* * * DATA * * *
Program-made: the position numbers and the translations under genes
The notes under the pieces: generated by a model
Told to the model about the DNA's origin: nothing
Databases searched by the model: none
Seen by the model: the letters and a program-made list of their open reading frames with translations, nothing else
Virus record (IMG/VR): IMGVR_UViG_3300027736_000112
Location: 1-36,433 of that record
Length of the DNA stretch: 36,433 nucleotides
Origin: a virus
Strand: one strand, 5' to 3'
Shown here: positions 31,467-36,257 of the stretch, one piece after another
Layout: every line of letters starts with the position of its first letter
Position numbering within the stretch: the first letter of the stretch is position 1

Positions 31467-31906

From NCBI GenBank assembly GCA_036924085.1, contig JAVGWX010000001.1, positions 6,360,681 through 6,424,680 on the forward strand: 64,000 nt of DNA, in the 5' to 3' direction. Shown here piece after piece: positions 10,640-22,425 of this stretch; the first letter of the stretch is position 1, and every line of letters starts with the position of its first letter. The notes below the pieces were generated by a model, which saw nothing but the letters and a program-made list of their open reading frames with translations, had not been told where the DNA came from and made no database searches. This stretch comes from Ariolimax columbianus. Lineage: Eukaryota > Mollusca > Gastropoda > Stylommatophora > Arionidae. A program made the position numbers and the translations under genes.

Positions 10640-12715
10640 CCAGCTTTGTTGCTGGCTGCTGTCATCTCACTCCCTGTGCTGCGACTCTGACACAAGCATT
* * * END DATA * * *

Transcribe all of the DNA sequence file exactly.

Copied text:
Program-made: the position numbers and the translations under genes
The notes under the pieces: generated by a model
Told to the model about the DNA's origin: nothing
Databases searched by the model: none
Seen by the model: the letters and a program-made list of their open reading frames with translations, nothing else
Virus record (IMG/VR): IMGVR_UViG_3300027736_000112
Location: 1-36,433 of that record
Length of the DNA stretch: 36,433 nucleotides
Origin: a virus
Strand: one strand, 5' to 3'
Shown here: positions 31,467-36,257 of the stretch, one piece after another
Layout: every line of letters starts with the position of its first letter
Position numbering within the stretch: the first letter of the stretch is position 1

Positions 31467-31906

From NCBI GenBank assembly GCA_036924085.1, contig JAVGWX010000001.1, positions 6,360,681 through 6,424,680 on the forward strand: 64,000 nt of DNA, in the 5' to 3' direction. Shown here piece after piece: positions 10,640-22,425 of this stretch; the first letter of the stretch is position 1, and every line of letters starts with the position of its first letter. The notes below the pieces were generated by a model, which saw nothing but the letters and a program-made list of their open reading frames with translations, had not been told where the DNA came from and made no database searches. This stretch comes from Ariolimax columbianus. Lineage: Eukaryota > Mollusca > Gastropoda > Stylommatophora > Arionidae. A program made the position numbers and the translations under genes.

Positions 10640-12715
10640 CCAGCTTTGTTGCTGGCTGCTGTCATCTCACTCCCTGTGCTGCGACTCTGACACAAGCATT